Fig. 2. Mean maximum temperature (a) and rainfall (b) over study area and seasonal water discharge at different at Haveli Main Line (HML), Sidhnai and Shujabad Canal (c).


3. Results and Discussion
The trend analysis and correlation of meteorological parameters and main three canals with respect to groundwater quality parameters are shown in Fig. 2. HML canal passes through tehsil Shorkot and Toba Tek Singh, Sidhnai canal passes through Kabirwala and Multan and Shujabad canal used to irrigate Shujabad and Jalalpur Pirwala. The groundwater quality parameters data was analyzed with average value due to vicinity of river and canal passing through its command area of every tehsil and So, the trend analysis is shown of Haveli Main Canal for the command area of Shorkot and Toba Tek Singh.

3.1. Shorkot and Toba Tek Singh Region
The main canal of Shorkot tehsil is Haveli Canal Main Line from which different distributaries instigated and irrigate the land in the vicinity of the area. Its estimated terrain elevation above sea level is 146 meters. The main field crops grown here are sugarcane, rice, wheat and fodder.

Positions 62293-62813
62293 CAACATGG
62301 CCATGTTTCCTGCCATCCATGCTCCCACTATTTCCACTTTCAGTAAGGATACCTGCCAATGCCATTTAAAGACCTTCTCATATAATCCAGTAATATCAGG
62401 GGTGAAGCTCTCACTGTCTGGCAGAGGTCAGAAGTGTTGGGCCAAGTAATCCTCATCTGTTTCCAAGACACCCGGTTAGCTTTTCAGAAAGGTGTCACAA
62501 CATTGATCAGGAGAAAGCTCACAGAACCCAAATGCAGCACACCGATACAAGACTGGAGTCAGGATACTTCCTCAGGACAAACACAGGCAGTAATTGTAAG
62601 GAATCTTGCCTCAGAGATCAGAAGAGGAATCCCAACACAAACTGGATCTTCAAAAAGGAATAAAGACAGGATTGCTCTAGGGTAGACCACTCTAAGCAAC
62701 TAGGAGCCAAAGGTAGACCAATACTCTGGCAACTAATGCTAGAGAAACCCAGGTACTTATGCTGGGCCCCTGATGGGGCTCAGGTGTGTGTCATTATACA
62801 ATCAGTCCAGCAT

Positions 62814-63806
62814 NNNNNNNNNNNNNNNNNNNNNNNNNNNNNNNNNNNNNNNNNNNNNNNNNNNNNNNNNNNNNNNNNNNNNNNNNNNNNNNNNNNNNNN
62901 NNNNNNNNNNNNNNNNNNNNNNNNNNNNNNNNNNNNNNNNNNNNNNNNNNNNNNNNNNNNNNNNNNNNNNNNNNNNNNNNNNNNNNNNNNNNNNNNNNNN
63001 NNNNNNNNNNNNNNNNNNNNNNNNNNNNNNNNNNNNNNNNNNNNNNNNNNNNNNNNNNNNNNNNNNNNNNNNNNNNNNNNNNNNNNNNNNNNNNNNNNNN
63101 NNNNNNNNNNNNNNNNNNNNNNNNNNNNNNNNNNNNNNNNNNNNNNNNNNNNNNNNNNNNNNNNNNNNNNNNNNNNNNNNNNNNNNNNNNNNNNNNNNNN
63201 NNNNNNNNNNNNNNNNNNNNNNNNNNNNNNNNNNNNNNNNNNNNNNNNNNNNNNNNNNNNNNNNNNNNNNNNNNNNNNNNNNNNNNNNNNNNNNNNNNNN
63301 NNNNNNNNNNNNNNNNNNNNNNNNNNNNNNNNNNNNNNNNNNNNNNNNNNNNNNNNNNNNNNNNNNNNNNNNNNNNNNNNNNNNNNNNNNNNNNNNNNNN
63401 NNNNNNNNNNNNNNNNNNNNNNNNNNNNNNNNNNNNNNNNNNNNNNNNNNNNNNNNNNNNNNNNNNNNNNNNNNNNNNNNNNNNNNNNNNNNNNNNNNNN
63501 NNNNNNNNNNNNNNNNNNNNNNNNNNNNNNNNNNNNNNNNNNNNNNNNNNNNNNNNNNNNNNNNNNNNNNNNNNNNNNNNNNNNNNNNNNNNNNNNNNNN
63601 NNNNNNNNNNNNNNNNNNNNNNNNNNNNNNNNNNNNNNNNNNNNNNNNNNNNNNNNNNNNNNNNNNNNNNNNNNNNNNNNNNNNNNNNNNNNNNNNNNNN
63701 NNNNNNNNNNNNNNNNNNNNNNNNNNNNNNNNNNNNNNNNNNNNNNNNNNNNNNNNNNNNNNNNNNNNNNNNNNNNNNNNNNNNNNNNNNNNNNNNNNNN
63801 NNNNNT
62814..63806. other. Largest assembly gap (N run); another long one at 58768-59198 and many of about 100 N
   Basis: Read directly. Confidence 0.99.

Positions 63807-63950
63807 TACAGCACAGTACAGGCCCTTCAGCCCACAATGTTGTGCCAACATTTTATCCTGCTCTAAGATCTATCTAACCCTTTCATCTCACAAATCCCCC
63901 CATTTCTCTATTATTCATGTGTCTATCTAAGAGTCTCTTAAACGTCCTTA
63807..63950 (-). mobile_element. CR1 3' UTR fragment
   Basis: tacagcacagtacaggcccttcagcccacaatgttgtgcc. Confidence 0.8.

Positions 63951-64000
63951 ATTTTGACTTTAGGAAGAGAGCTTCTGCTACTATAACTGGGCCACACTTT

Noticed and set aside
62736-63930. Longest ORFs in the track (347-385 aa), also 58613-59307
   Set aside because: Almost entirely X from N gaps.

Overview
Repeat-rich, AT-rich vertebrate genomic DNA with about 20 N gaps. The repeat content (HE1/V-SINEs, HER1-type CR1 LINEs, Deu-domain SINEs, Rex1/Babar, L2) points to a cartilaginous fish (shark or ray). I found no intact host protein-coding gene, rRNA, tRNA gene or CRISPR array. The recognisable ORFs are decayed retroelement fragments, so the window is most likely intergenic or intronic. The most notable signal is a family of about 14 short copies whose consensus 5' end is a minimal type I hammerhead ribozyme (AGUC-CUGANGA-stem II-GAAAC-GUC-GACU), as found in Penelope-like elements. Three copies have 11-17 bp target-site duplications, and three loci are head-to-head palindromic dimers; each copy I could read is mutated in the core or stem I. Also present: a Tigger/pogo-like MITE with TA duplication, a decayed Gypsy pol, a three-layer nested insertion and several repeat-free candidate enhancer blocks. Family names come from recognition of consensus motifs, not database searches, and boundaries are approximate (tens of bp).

Fig. 3. Groundwater quality parameters (a) electrical conductivity (EC, dS/m), (b) sodium adsorption ration (SAR, meq/l) and (c) residual sodium carbonate (RSC, meq/l) of tehsil Shorkot and Toba Tek Singh.

The area around roots of these field crops including rhizosphere and rhizoplane have immense variable effects on water in soil solution, that have a greater effect on groundwater quality parameters due to water chemistry (Etesami, et al., 2018). Metals and different heavy materials that decomposed as solid waste are dissolved during infiltration and seepage, to create an adverse effect on groundwater quality (Abedinzadeh, et al., 2019). Uptake and discharge of different anions and cations through plant roots may ameliorate the groundwater composition through seepage if internal soil drainage is good and the groundwater table is not too deep. A wide spatial variation has been recorded on cultivated land and uncultivated land as plantation affect soil physical, chemical and biological processes which ultimately give sharp effect on groundwater.

There were 43 numbers of groundwater quality points in tehsil Shorkot under study area jurisdiction out of which 48.8% were fit according to parameters (EC, SAR & RSC) analyzed and 51% went unfit. Maximum unfit points were due to the electrical conductivity, residual sodium carbonate and sodium adsorption ratio. The ratio amongst unfit points due to studied parameters i.e., EC: SAR wise were 18:5. The results demonstrate absolute dissolution mechanisms involved in the groundwater chemistry of the study area.